Insurance companies served fewer than 10,000 customers over the Internet in 1997 compared with millions of customers served online by the banking and brokerage industries, according to new research.
A study of 140 insurance companies, released this month by management consulting firm Booz Allen and Hamilton, New York, found that although insurance companies still trail their financial services competitors, they are making progress in terms of Internet capabilities.
Eighty-six percent of insurance Web sites offer product information vs. 67 percent a year ago. Sixty-one percent of sites offer an agent locator service vs. 36 percent last year. Forty-three percent of companies have developed Internet strategies that are linked to corporate strategies vs. 24 percent one year ago.
But less than 20 percent of insurance sites offer sales or customer service that would enable customers to receive a quote or purchase a policy online, despite the fact that two-thirds of the companies reported that their customers requested these capabilities, according to the study.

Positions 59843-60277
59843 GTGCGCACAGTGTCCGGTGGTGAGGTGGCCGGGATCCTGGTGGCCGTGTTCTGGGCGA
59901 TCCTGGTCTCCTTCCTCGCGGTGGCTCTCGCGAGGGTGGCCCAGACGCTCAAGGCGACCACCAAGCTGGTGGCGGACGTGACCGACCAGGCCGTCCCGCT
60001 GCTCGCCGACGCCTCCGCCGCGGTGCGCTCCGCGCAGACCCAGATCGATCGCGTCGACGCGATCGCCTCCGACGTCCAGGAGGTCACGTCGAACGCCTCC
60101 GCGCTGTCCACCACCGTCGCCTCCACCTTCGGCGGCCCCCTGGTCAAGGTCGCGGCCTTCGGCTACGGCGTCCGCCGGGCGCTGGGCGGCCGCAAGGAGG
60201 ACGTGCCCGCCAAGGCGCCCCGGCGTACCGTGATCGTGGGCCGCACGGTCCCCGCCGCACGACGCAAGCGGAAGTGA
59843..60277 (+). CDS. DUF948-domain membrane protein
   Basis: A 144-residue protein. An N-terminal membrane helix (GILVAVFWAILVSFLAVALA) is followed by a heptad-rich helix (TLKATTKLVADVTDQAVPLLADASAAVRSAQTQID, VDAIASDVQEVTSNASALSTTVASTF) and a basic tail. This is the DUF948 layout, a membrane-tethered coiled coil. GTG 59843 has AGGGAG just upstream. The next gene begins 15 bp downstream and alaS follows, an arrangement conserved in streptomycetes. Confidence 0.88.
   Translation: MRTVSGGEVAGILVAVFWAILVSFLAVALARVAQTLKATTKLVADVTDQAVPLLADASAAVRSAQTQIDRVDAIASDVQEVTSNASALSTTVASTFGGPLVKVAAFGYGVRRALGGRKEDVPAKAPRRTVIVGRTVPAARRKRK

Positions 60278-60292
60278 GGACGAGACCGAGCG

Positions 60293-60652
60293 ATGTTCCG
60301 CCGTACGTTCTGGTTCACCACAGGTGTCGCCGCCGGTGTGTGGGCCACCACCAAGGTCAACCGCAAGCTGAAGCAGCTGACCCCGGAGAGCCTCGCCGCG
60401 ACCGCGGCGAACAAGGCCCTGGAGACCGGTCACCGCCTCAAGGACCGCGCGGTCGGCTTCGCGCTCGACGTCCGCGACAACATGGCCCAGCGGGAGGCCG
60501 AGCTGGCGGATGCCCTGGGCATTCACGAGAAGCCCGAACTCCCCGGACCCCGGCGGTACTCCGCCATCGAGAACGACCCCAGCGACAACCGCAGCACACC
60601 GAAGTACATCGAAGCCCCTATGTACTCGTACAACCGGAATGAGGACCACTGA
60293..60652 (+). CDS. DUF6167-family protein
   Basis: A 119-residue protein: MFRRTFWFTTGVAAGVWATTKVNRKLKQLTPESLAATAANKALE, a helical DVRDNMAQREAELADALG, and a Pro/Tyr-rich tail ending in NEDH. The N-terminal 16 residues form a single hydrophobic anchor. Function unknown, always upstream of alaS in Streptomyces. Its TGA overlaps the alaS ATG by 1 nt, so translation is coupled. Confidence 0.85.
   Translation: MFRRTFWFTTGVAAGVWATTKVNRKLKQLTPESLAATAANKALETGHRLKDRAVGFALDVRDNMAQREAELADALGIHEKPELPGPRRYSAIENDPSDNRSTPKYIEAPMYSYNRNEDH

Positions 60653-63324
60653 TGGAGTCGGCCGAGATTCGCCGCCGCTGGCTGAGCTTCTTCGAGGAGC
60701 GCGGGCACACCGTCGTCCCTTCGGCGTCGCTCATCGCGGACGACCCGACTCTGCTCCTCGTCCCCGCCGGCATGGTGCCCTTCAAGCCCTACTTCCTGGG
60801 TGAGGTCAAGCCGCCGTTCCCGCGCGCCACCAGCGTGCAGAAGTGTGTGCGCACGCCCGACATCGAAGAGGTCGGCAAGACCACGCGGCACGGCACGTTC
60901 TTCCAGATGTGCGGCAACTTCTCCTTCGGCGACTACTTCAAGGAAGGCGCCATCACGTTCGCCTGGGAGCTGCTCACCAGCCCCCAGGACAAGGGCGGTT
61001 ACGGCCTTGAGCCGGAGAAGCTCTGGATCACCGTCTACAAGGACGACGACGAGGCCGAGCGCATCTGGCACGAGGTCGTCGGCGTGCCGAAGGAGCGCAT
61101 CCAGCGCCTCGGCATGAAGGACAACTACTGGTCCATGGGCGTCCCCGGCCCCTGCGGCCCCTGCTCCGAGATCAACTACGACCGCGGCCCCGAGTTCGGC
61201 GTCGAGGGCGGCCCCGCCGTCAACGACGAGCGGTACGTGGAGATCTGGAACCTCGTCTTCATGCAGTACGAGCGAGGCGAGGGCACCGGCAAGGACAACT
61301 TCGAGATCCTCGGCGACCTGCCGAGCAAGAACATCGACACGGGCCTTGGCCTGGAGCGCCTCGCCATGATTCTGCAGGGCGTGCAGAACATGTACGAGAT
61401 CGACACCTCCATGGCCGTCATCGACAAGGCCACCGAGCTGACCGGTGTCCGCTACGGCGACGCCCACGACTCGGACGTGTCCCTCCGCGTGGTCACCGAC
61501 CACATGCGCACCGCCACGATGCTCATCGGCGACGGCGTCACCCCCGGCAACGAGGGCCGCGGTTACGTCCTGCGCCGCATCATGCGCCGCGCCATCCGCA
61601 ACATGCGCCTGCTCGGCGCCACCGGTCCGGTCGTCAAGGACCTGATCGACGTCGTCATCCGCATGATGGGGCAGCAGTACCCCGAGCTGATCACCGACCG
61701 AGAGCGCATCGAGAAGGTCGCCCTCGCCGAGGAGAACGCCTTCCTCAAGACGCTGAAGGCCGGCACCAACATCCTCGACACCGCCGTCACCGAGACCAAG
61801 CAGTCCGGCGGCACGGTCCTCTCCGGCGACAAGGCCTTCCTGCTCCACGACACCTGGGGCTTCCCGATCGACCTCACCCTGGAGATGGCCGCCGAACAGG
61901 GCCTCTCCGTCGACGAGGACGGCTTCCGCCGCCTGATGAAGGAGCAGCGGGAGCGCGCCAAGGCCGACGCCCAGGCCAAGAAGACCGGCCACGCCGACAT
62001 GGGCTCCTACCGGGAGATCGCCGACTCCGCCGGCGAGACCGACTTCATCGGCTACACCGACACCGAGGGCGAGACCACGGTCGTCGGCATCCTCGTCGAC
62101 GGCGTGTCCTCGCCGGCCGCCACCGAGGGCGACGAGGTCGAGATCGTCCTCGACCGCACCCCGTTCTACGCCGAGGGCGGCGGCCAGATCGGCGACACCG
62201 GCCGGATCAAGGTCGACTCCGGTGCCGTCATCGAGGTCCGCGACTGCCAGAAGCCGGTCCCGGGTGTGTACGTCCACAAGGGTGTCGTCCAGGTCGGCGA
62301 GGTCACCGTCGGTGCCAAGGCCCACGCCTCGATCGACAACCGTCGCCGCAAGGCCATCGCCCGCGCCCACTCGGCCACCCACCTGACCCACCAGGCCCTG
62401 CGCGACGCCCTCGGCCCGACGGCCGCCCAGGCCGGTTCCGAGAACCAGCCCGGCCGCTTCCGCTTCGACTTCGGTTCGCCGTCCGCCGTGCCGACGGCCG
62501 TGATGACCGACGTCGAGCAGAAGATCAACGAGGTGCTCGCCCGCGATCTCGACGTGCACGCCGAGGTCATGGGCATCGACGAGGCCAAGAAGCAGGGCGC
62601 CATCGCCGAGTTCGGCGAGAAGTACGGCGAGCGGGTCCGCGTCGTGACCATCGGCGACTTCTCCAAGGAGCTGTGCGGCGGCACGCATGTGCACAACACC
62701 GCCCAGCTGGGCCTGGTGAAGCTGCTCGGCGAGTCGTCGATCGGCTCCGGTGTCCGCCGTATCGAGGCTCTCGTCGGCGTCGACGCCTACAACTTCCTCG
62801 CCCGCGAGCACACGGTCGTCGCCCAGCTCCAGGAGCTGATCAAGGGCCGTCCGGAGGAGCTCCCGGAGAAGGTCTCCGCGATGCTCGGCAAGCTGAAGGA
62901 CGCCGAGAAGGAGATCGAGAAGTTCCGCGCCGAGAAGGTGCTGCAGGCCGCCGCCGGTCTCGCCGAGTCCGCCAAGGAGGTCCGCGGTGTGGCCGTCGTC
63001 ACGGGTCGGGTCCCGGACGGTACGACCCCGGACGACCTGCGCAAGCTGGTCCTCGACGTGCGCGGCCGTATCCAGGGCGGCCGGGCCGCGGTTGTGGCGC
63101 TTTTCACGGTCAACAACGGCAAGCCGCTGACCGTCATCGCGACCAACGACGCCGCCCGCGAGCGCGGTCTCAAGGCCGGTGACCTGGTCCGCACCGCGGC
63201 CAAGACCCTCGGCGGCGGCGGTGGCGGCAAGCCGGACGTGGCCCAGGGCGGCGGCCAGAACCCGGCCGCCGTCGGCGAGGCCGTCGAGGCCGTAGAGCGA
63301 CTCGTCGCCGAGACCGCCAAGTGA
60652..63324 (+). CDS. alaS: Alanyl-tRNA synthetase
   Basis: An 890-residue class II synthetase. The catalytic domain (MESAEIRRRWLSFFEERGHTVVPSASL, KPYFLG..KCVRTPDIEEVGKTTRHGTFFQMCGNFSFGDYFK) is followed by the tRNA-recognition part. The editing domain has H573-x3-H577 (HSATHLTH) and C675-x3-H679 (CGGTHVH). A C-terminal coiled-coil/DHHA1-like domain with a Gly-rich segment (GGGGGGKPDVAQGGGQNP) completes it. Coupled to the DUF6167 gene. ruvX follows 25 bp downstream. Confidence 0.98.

“The insurance industry cannot ignore the Internet, which presents both an opportunity and a threat,” said Michael Pollack, a principal at Booz Allen and Hamilton.
Pollack said the Internet can help agents find qualified leads and service existing customers as well as serve lower-income customers profitably. For example, the cost of distribution per $100 premium is less than $50 through the Internet compared with $139 via a general agent. Those economics mean agents cannot make money selling to customer with incomes below $50,000, Pollack said.
“At the same time, the Internet poses a threat to the insurance industry, because it facilitates comparison price shopping, which will intensify price competition,” he said.
Booz Allen and Hamilton advises insurance companies delving into Internet marketing to clearly define customer segments they would like to target, design educational sites for customers and leverage the Internet to capture customer data.